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Email Copywriting Tips: How to Write Great Email Content

Writing content for marketing emails differs from writing for other digital channels and offline marketing. Marketing emails need to be relevant but catchy and easy to read. However, the words you use could affect email inbox placement and deliverability. It can indeed get tricky! That’s why today, we want to share some email marketing copywriting tips with you to help you write better emails.

Email Content Has Restrictions Too

We are used to various digital marketing restrictions, such as counting characters in a Tweet, or specific image sizes for Pinterest Pins. While email marketing doesn’t necessarily require you to count your characters, it certainly needs lots of effort.

There are many things to consider when you write email content, like the most common spam words. Even though the spam words’ potential impact on your deliverability is a topic for discussion, email content writers should be aware of them. Here’s a refresher about spam words, just in case!

Also, the text-to-image ratio is something email content writers should be aware of. We recommend a ratio of 80% text to 20% images in an email. And let’s not forget that very lengthy and image-heavy emails can be cut off in the inbox.  With all that in mind, how do you start writing a marketing email?

 

How to Write a Marketing Email?

We recommend writing your emails in steps. First, set your email sender name, then create your subject line, after that – the preview text and then move to the body copy. 

Think about what your sender name will be – whom the email will come from. Sender name matters as unknown senders can make the email look spammy. The subject lines need your attention too – they will most likely be the first thing that your email recipient will see. There are many tips for writing good subject lines, here are our top 3!

Preview text gives you space for the so-called “second subject line”. You can include more key email details or even add a snippet of what else your subscribers can find in the email. When you write your email body content, don’t forget the footer with the required disclaimers.

 

Tips for Writing Great Email Content

These are the top tips that we have selected for you to make your emails better than ever.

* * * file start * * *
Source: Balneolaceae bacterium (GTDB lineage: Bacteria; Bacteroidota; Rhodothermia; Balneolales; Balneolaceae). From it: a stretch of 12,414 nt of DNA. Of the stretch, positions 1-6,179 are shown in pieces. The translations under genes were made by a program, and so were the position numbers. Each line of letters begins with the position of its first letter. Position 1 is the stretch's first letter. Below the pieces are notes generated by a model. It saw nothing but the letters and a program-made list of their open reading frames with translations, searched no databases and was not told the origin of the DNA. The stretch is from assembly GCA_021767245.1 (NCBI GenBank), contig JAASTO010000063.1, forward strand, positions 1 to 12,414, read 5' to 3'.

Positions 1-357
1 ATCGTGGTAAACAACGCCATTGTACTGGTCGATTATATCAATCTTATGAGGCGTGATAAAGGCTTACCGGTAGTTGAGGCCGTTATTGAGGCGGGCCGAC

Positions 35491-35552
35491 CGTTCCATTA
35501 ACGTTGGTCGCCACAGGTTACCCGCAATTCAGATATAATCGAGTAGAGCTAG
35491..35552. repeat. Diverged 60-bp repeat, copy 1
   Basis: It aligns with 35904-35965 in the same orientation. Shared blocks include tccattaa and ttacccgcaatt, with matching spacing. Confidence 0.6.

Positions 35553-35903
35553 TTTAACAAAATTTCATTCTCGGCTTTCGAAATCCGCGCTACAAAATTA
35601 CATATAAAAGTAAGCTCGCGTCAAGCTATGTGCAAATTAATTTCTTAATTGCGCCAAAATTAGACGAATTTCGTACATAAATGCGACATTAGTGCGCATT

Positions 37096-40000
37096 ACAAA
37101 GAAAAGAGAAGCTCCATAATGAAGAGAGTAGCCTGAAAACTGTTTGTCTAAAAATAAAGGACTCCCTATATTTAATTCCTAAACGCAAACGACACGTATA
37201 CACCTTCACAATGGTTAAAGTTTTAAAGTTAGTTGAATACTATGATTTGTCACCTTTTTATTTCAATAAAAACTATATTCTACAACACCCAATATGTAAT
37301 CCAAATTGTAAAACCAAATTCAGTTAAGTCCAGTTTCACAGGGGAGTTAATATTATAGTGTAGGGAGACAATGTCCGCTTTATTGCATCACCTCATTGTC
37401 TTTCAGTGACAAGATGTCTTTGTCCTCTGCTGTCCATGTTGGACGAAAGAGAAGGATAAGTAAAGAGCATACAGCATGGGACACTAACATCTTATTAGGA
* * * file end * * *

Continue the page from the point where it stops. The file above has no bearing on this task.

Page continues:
Be relevant

Relevancy is one of the critical aspects of creating an engaging email. Content needs to speak to the subscriber – think of it as a potential conversation, where you write to explain or tell a story that makes sense to the subscriber. Write about what the reader wants or wishes to see in the email.

Be brief

Email is not a website; it should only act as a gateway to where more information is found. Email content should be used as breadcrumbs to catch the attention and make your subscribers, well, click on your CTA to read more. Don’t be wordy; remove extra phrases, unnecessary adjectives or transition words.

Follow your brand voice

What tone are you using in your email? Is it following your brand voice? Think of what industry you are in, and what type of subscriber you’re trying to connect with. Don’t mix different types of writing styles in the email/emails. Follow your brand guidelines.

Emotions matter 

Depending on the type of email, you should consider what emotions the recipient might have when reading it. How do you want your subscribers to feel? Do you want them to be joyful, or feel the urgency of the message? For example, charities seeking donations could try to use positive and even negative emotions to collect donations for a good cause.

Use actionable language

Your email marketing messages will most likely include a call-to-action you want your recipients to take. However, email content itself should be leading towards that primary CTA. Use action words and verbs in your email to encourage your readers to complete the CTA.

Good headlines are essential

A catchy headline is your readers’ entry point to the email content after it’s been opened. Its job is to convince the reader to continue reading. The challenge is to make headlines concise. Make sure you select one angle you want to highlight – your headlines should not cover all the email content. Often, using specific numbers or flagging interesting data in headlines can grab attention. 

Call-to-action words matter

Ditch the “click here”. There are many more phrases you can use in the email call-to-action button. Be more specific on the action or result. Depending on what you want your subscribers to do, you can use many alternatives, such as “shop now”, “download here” or “leave feedback”.

Be creative

We understand that not all companies can be creative with their words due to various industry regulations. But if you can, go for it! For example, take a known pun or saying and alter it to fit your business or your promoted offer to grab attention right away.

 

Finished Writing? Re-read and Edit the Email Content

We’ve given you many tips to make your email content more engaging. And, once you finish writing the email, don’t forget proofreading, editing and testing! A good practice is to read the body copy again and then see if the subject line and preview text still make sense. Edit if needed, or maybe create a better one, now that you have all your content written.

Review each element separately and read the whole email from the subject line to the footer to see if it flows well. The content should connect nicely from paragraph to paragraph, section to section. Check for any typos, punctuation or grammar mistakes. 

 

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